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April 26, 2002

Wind Generators On Long Island

By Gordian Raacke

What if we could find a way to generate electricity for Long Island without emitting harmful air pollutants and greenhouse gases and without having to rely on imported fossil fuels?

A just released, ground-breaking report says it's possible right here off the shores of Long Island: some 5,200 MW of electric capacity could be developed off Long Island's South shore from wind energy today!!!

Newsday is conducting a poll and already over 80% of the respondents favor the idea.
Go to:
http://www.newsday.com/news/local/longisland/ny-li-windmills.poll
to make your voice heard and participate in the poll.

Read up on the story in Newsday at: http://www.newsday.com/news/local/longisland/ny-lilipa232681217apr23.story

Here is a brief summary of the report:

bulletthe most feasible offshore area for wind generators is a 314 square-mile band that stretches along the entire south shore and to the east of Montauk Point;

bulleta 100 MW offshore project would cost about $150 to $180 million;

bulletinterconnections costs would range from $40 to $70 million;

bulletenergy production cost are estimated to range from 6 cents to 9 cents per kWh (kilowatt-hour)

bulletdeveloping wind generators within the entire south shore band (which runs three to six miles offshore) could produce about 5,200 MW of electricity;

bulletdeveloping wind generators in a smaller, 135 square mile band running three miles offshore could produce as much as 2,250 MW of power;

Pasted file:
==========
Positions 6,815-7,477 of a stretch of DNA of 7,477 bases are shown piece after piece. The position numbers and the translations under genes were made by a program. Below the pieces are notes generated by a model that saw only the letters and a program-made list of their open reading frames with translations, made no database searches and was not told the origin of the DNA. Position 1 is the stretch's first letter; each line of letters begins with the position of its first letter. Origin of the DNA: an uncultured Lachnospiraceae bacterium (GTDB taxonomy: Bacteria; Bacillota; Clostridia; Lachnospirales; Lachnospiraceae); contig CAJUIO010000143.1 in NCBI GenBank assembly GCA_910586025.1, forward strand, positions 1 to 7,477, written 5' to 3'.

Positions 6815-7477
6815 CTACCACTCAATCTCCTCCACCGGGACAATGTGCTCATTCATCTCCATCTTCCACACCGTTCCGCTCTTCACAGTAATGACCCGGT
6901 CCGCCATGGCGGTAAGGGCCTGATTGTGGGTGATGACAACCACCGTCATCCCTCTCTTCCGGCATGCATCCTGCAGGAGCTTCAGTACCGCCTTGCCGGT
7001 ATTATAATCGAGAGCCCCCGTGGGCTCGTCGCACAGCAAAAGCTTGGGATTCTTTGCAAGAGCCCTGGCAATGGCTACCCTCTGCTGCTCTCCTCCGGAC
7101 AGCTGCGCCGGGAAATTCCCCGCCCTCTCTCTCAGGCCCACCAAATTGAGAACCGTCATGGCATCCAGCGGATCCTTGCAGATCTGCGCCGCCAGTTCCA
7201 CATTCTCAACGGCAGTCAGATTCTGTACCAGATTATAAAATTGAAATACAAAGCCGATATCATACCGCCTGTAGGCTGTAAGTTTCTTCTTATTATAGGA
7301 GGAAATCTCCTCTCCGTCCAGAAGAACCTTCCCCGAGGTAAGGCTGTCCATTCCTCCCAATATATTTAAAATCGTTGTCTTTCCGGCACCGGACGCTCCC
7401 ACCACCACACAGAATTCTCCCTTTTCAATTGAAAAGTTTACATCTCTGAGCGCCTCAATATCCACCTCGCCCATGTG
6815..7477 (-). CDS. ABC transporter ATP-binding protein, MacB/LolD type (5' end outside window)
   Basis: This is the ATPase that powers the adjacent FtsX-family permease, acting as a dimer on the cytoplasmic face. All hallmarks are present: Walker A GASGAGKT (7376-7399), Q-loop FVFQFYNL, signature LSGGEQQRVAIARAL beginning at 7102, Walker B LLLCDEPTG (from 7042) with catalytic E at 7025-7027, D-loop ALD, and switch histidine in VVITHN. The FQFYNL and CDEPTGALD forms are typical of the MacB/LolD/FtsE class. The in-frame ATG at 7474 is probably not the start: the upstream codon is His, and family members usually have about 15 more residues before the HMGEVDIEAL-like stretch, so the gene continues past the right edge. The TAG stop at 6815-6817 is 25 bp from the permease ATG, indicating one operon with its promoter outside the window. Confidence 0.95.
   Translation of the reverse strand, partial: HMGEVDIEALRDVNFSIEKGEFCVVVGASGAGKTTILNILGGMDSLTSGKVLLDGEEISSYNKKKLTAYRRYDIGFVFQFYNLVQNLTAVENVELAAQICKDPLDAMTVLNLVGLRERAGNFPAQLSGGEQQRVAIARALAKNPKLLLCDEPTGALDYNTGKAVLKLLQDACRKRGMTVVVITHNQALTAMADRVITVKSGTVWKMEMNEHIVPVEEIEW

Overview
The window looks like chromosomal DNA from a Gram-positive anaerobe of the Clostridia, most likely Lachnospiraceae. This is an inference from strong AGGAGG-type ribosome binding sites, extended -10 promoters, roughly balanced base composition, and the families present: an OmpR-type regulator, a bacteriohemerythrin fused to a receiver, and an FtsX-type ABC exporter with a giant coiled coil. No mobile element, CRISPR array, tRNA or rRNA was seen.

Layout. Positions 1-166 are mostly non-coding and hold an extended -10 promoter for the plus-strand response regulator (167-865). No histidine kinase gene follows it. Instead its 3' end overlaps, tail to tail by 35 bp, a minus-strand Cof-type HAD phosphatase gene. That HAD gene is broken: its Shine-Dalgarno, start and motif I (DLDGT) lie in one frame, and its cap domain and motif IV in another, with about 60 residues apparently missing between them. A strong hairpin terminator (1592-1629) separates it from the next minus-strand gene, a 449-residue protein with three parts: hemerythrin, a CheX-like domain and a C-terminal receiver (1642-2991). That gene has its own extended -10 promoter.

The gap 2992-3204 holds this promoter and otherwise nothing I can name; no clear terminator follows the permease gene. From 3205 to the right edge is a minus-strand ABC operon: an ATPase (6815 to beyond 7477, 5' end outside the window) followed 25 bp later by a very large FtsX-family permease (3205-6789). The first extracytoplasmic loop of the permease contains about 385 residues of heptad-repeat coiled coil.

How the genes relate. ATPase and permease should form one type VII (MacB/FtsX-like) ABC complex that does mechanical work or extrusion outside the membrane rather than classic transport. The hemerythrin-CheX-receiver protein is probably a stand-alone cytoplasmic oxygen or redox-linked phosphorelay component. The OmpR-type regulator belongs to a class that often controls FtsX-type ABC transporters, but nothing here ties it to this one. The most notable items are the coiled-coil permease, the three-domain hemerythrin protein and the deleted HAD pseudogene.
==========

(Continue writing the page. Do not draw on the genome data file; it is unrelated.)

bulletmost offshore wind generation developed in Europe has been done in water 50 feet or less in depth;

bulletthe rotor hub for an offshore wind turbine would be 262 feet above the surface of the water, and rotor blades 164 feet long would make the tip of the rotor reach a height of 426 feet above the surface of the water;

bulletan initial assessment suggests the avian impacts (birds) should not be ecologically significant; however a more detailed study would be needed at specific site

bulletlocations; and the permitting process, due to multiple oversight entities, would take a minimum of three years.

The full report is available at online at: http://www.lipower.org/pdfs/features/LIPA%20Offshore%20Final%20Report.pdf

LIPA is planning to pursue an initial project of 100 MW (33 turbines of 3 MW each). While Jones Beach was mentioned as one possible location along with Montauk, no choice has been made as to where the first off-shore project would be located.

 

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